The developers describe the Shorelands Renaissance as the most luxurious residential development this country has ever seen. But the $1.1 billion project—including $850 million in debt owed to two Canadian banks CIBC FirstCaribbean and RBC Royal Bank—could be heading to court after the bankers issued a warning e-mail to the subscribers threatening to have the company that owns the property placed into receivership. The threat of losing the deposits made on the million-dollar residences has infuriated the subscribers in Hyacinth Akow Ltd, the development company, who have been waiting to take delivery of their homes for more than four years now. The project, which started in March 2006 was due to be completed in April 2008. The developers sought new financing in April 2010 because the project had run out of money and was already two years late. The complex, which completed construction last month, is built on 90,000 square feet of land, which was acquired for about $30 million in 2004.
On Tuesday, Rahael took a team from the Guardian on a walk-through of the complex, including the four-bedroom model residence. Located on the water’s edge at Shorelands, just opposite the Hi-Lo in Glencoe, the Shorelands Renaissance comes with an infinity pool, a fully fitted out gym with accompanying saunas, one for men and the other for women, a large common room with bar and flat-screen television as well as a 24-hour concierge service and a receptionist. Each of four-bedroom units has exclusive elevator access, is en-suite with its own walk-in closet and shower and toilet facilities. The four-bedroom units, all of which have ten-foot high ceilings, also come with an extra room for a helper, which is also en-suite. The price for the residences is about $3,000 per square foot. The four-bedroom units are 5,200 square feet, which means that this residence will put a $15.6 million dent in the purchaser’s bank account. The three-bedroom units are 4,200 square feet and the two bedroom units are 2,800 square feet. The penthouses, four of them, are 10,000 square feet each. The purchasers are required to choose and pay extra for their living room flooring, the ornamental lighting fixtures and the window treatments but the kitchen comes fully equipped with high-end steel appliances, the latest in kitchen cupboards and granite countertops.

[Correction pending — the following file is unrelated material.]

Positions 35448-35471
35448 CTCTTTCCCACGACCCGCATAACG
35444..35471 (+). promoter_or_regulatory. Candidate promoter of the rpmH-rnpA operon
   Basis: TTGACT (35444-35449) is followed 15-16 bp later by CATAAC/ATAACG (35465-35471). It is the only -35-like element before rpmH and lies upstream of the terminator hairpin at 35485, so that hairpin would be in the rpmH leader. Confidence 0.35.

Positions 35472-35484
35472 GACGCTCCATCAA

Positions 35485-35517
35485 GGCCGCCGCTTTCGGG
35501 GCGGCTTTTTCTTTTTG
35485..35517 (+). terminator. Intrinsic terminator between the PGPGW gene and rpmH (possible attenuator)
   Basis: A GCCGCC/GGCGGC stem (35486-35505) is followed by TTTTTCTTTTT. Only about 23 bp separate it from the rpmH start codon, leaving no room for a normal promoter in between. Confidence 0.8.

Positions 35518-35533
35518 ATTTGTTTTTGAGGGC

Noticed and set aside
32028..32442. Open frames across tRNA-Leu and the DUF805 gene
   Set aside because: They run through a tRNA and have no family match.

Construction sources said the units were not delivered when they were due because the developers ran into the overheated construction mini-boom of 2006-2008 during the price of labour and materials, especially steel escalated significantly. The construction company, the Rahael family, with 50 per cent with a 25 per cent stake owned by property developers Jeffrey Guillen and Richard Woodruff, also experienced problems with the original contractors, which resulted in expensive remedial work having to be commissioned. Rahael said: “The facts are that in April 2010 when we approached the banks for additional funding in order to complete the project, the lenders imposed two main conditions on us: One was that we had to get all of the prospective subscribers to agree that they would pay the enhanced escalation and the other was that we, the developers had to pledge additional collateral in the form of property.” The developers needed an additional $425 million to complete the two-tower complex comprising 74 residences: Eight penthouses, 28 four-bedroom units, 26 three-bedroom units and 12 two-bedroom units.